March 17, 2020

The big news, again today, is the spread of the novel coronavirus. There are all sorts of articles out there about how bad things are going to get and how long this will last. I’m not going to repeat the discussion because what’s the point? We know it’s bad. The only thing I can add—and it’s hardly original—is to take this very seriously indeed, and listen to actual epidemiologists and doctors and do what they say.

While I can’t talk about the epidemiological aspect of the pandemic, I can speak to the economic fallout, and politics in its wake.

The economy is contracting at a crippling rate as the country shuts down. Consumer spending drives about 70% of the American economy, and with consumers at home, spending is drying up. As industries slow down, and more and more of those consumers lose their jobs, it will slow the economy even further, in ways it’s hard even to imagine. Fewer cars on the road mean less toll money collected, for example, and less money for the local and state governments that depend on those collections. Here at home, the shutdown of restaurants and cruise lines has torn the bottom out of the market for lobsters; many of the lobstermen are pulling their gear. Economists warn that unemployment could go as high as 20% in this crisis.

These concerns have lit a fire under the Senate. Today we learned that Treasury Secretary Steven Mnuchin, formerly an investment banker, urged reluctant GOP senators to support the coronavirus relief bill passed by the House of Representatives. The situation is too urgent for them to dither, Mnuchin emphasized. After suggesting earlier that he was in no great rush, Senate Majority Leader Mitch McConnell (R-KY) apparently got the message. When asked what he would do when he gets the House bill, McConnell told a CNN reporter: “Pass it.”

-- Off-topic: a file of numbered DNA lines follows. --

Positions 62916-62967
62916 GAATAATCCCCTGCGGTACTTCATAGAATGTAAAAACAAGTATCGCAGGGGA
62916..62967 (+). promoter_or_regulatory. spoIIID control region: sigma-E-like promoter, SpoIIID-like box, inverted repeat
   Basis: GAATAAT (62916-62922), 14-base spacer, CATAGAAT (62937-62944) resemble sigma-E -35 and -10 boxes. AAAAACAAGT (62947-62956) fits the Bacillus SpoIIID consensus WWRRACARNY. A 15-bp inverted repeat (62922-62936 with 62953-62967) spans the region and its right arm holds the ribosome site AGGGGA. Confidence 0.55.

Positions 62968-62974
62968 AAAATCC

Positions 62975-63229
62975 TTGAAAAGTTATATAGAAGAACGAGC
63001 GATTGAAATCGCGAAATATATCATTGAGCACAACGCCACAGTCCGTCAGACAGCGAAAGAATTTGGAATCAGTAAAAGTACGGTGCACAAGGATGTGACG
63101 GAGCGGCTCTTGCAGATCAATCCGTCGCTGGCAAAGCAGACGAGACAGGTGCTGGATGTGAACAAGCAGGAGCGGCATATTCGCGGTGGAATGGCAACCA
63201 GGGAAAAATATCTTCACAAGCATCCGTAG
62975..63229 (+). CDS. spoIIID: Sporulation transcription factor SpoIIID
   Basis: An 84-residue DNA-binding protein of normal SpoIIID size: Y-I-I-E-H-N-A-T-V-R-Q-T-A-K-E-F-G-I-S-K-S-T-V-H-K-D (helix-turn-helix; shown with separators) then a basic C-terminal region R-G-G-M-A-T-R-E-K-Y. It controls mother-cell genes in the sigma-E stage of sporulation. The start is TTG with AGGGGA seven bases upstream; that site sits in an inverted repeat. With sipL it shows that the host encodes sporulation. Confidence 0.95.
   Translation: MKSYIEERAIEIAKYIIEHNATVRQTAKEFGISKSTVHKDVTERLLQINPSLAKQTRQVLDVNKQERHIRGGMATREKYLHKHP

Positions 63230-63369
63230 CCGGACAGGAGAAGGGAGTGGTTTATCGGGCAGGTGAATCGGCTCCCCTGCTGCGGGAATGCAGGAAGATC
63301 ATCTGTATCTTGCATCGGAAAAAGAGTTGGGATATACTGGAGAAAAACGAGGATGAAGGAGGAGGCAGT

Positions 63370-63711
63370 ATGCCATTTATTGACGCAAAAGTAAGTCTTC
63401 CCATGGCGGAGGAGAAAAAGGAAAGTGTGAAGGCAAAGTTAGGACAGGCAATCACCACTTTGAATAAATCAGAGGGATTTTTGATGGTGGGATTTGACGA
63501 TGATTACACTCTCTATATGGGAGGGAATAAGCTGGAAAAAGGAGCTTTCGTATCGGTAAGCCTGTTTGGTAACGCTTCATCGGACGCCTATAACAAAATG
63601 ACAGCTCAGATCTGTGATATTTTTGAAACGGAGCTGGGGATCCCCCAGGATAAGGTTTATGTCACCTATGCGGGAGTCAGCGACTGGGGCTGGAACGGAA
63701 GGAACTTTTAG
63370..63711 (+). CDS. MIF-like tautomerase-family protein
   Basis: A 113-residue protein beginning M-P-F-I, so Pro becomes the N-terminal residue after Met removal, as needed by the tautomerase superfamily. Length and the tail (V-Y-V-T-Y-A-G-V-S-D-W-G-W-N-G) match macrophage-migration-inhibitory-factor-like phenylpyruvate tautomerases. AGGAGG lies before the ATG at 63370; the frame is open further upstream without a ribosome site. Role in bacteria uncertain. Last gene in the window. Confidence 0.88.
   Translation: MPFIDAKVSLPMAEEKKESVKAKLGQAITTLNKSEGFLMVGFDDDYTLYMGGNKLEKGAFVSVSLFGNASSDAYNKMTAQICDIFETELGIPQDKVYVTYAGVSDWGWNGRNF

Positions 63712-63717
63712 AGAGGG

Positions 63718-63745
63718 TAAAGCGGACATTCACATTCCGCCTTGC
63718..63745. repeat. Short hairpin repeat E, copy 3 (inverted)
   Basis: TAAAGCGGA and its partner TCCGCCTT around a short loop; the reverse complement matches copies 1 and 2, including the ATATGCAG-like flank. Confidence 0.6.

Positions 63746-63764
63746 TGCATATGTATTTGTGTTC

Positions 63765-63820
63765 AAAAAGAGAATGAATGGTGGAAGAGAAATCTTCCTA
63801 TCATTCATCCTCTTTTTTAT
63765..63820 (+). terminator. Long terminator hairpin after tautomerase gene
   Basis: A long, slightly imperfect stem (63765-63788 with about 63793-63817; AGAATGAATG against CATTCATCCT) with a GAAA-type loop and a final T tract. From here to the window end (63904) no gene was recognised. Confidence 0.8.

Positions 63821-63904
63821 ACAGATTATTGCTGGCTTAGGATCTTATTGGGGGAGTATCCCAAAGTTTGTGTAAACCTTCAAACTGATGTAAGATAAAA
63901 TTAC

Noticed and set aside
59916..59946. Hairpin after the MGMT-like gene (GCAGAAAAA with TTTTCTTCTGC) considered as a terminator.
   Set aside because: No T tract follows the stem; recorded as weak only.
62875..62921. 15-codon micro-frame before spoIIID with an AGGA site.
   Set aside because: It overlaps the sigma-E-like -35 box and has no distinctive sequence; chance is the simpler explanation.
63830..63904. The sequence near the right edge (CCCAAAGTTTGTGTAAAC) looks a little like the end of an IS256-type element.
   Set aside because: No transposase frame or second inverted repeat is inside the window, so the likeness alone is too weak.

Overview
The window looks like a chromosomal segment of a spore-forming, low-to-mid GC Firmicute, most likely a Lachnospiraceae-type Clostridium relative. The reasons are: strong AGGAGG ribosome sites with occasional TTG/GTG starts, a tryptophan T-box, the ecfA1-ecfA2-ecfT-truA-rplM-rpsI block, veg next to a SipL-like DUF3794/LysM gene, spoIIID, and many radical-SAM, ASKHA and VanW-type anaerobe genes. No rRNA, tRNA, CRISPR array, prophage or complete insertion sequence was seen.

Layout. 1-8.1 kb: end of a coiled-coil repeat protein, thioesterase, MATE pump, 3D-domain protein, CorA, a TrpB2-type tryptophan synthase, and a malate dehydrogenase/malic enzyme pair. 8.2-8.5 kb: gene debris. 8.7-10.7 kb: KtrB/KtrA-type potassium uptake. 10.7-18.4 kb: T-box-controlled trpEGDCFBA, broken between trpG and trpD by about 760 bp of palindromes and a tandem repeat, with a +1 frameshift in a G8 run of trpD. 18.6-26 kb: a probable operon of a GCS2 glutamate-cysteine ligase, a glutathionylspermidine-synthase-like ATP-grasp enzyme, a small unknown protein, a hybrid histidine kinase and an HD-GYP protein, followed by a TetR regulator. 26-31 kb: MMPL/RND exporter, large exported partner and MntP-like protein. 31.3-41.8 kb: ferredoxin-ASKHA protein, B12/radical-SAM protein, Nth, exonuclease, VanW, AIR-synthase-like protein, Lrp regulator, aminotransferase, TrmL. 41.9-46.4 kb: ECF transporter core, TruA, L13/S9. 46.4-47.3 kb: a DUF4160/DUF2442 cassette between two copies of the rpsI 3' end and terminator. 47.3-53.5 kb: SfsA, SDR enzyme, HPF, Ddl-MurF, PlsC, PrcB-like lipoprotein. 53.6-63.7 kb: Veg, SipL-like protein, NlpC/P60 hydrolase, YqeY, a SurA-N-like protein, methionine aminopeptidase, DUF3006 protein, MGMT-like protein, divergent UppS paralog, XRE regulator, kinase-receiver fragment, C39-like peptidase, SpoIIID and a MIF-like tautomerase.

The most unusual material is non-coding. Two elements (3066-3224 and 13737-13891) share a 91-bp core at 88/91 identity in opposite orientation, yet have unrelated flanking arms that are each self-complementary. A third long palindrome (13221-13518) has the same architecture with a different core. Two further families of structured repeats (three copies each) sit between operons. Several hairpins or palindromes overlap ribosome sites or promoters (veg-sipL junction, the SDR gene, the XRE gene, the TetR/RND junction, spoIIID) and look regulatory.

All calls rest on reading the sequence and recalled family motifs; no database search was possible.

Florida Senator Marco Rubio noted that the pandemic might soon mean that Congress couldn’t keep reconvening week after week, and that members had better act while they could, in a big enough way that it would make a difference. “I think the assumption is going to be, we’re going to do something [and] it’s going to be big because we can’t assume we can keep coming back here.”

Senate Republicans and White House officials are also talking about another, larger stimulus package of more than $850 billion dollars of relief for airlines, hotels, casinos, and smaller businesses, as well as direct payments to individuals. Republicans want to make sure individuals get more money than the industries—especially the airlines—to undercut concerns that the relief is just a corporate giveaway. They are not holding discussions with Democrats, but are coming up with their own bill without Democratic input. Democrats are preparing their own, apparently smaller, package aimed at hospitals, unemployment insurance, small businesses, child care, and food assistance for seniors.

Altogether, these measures would add up to more than $1 trillion. The proposed package would be bigger than that passed in early 2009 under newly-elected President Barack Obama to address the crash of 2008. That one was slightly under $800 billion.